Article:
Motivational speaker and author, Dr. John Demartini, wrote that “The quality of your life is based partly upon the quality of the questions you ask yourself daily.”  I’ve incorporated this philosophy into my life and you may have noticed that I have a tendency of including questions in the blogs or articles that I write. So, when I am plodding through the troughs I try to ask myself questions that I know will help redirect me in a positive direction. I ask myself things like:

How do I want to feel?

What will help me cultivate those feelings?

And the one question that I often encourage my TTC sisters to examine when they are feeling overwhelmed – What is the most healing thing that I can do for myself right now?

I’ve learnt to trust the answers that come up because nine times out of ten, they’ve helped me get to a more grounded mental and emotional space. One practical idea that I stumbled upon while examining these questions was to create little ‘love notes’ for myself. These ‘love notes’ are like touchstones that guide me back to myself, back to a place of wholeness and calm. They take various forms. I jot down impromptu inspirational notes in my journal to refer back to when I need a pick-me-up. I write affirmations and short uplifting messages on cardboard bookmarks and place them in the books that I’m busy reading. My favourite love note is a kind of pep talk letter that I wrote for myself. I keep it in a special box on my bedside table and reading it on my lowest days always lifts my spirit.

I’ve accepted that as humans we are cyclical creatures. We’re always shifting through seasons of life and cycles of emotions. I’ve written about this many times before – while I’ve surrendered to the fact that there are so many things that we cannot control when it comes to subfertility the one thing I know I can exert some level of influence on is the way I feel and how I choose to approach this experience. Creating love notes for when the going gets tough is one small way of doing so.

How do you offer yourself love and care on the bad days?

What helps uplift you when you’re feeling low?

I believe that it is important to reach towards these things whenever you can. This simple practice of crafting love notes has been a bit of necessary soul balm from time to time. So,if you would like to create your own ‘love notes’ for days when you need a pick-me-up, then here is a little guideline:

Write Your Own Love Notes

Think of one of your close friends or family member, someone that you care very deeply for. You want good things to happen for them. You want to see them happy, thriving and living out their dreams. Now imagine they were going through a rough patch.

What if they are struggling with the exact same thing that you are experiencing? Navigating subfertility, going through the gruelling process of fertility treatment and trying to cope with the sense of loss, failure, anger, depression and a whole host of emotionally challenging curveballs that come with the territory?

What would you say to them to offer some comfort and reassurance?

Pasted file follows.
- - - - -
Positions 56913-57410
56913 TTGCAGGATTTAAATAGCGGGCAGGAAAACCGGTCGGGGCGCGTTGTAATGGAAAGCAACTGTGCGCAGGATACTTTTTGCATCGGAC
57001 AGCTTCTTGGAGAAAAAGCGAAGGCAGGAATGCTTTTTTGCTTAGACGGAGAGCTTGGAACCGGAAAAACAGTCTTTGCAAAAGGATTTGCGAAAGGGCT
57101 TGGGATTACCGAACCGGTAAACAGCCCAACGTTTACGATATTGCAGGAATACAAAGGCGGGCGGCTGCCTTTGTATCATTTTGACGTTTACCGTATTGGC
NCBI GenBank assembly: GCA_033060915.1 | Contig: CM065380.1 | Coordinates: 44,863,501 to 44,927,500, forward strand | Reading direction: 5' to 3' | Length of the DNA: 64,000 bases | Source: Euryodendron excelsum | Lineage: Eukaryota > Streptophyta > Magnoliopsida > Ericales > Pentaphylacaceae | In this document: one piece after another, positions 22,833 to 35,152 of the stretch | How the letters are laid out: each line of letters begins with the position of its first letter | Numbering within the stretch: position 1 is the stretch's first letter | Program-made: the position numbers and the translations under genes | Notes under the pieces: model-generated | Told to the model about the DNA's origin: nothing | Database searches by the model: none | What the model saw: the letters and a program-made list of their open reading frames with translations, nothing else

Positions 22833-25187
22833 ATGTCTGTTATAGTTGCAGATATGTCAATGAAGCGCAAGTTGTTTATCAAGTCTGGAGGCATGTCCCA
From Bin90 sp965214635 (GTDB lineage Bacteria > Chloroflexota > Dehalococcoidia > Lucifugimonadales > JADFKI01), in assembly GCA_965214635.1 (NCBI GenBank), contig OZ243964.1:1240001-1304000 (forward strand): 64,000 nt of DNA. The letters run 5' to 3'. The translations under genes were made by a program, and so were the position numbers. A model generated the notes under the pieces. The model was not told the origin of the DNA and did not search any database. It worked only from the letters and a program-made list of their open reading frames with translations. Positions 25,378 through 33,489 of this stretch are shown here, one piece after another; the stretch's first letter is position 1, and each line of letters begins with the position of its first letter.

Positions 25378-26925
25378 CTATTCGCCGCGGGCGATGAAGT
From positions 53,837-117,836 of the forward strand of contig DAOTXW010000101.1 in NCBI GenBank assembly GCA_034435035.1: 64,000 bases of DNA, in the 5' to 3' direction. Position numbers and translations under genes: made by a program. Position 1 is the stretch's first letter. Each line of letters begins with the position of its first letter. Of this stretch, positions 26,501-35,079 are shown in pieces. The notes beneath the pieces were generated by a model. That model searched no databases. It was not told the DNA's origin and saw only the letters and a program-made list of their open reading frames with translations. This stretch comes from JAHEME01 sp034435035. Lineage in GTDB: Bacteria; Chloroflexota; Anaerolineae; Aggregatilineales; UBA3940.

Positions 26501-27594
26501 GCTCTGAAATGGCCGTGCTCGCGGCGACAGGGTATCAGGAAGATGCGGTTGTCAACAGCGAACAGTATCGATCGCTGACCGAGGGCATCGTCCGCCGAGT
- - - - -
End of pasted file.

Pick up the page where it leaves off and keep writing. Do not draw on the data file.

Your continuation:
How would you encourage them to care for themselves and their emotional well-being during their lowest moments?

What would your PEP talk for your friend sound like?

I’d like to encourage you to write down your thoughts, capture your words of comfort and encouragement for a moment.

Then turn the things you’ve jotted down into a compassionate pep talk letter. But instead of writing your friend’s name, write your own name. Write down all the things that you need to hear when you find yourself sinking into that sometimes dark and lonely place.  Pour all your love into it.

When you are done, fold the letter and put it in a safe place where you can access it later on when you really need to hear those words.

If you like, select some of your favourite lines and write them on bookmarks or make affirmation cards with them so that they are easy to use on a daily bases.

Devise Your TTC Soul-Care Plan

Taking care of your Self – mind, body and soul – is vital to your overall wellbeing and fertility, especially on those rough days when you’re plagued by feelings overwhelming sadness, frustration, inadequacy and tend to be hard on yourself. I keep learning that those are the days when you need self-compassion, kindness and to be gentle with yourself more than anything.  In anticipation of those challenging days where you may feel stressed out, anxious or out of sorts for one reason or another, having a plan to guide you back to a place of calm could be a worthwhile effort that helps you rescue yourself.

In devising your soul-care plan to support you through the difficult moments of your TTC journey, it is worth asking yourself questions such as – What anchors me when my soul craves restoration or inner harmony? What calms my mind and helps you to release your stress and anxiety?  

Processed with VSCO with a5 preset
Worksheet from the Soulful Fertility Creative Journaling Bundle

The idea is to assess the things and experiences that offer you grounding, stillness, peace and inner healing, then investigate how you can integrate them into your daily experience as often as possible as you go about creating a soul-care plan for yourself.

The following are few ideas that you can draw from if you need a little guidance or inspiration:  

 The Calming Power of Breath Work: The quickest way back to presence is to focus on your breath. The rhythm of your breath is calming. It draws your attention away from distractions and back into the moment. At any moment when you become self-aware during an overwhelming moment, breathe deeply and allow yourself to be.

Meditation for Inner Calm: Like breath work, meditation is another gateway out of a cluttered mind and into a state of peace and serenity. The more you create space between your thoughts, the more you connect with your intuition and find comfort in the present moment.

Setting aside some quiet time to meditate for between 10 to 30 minutes a day can have a significantly calming and healing effect on you. There are various different types of meditations you can use – ones to de-stress and relax, to aid better sleep, to balance your chakras or to let go of worry or negativity.

If you are not experienced with meditation, then start by listening to guided audio ones. There are loads of free meditations available on YouTube and the ‘Calm’ app is also a fantastic stress release and meditation tool.

holiday calm (3)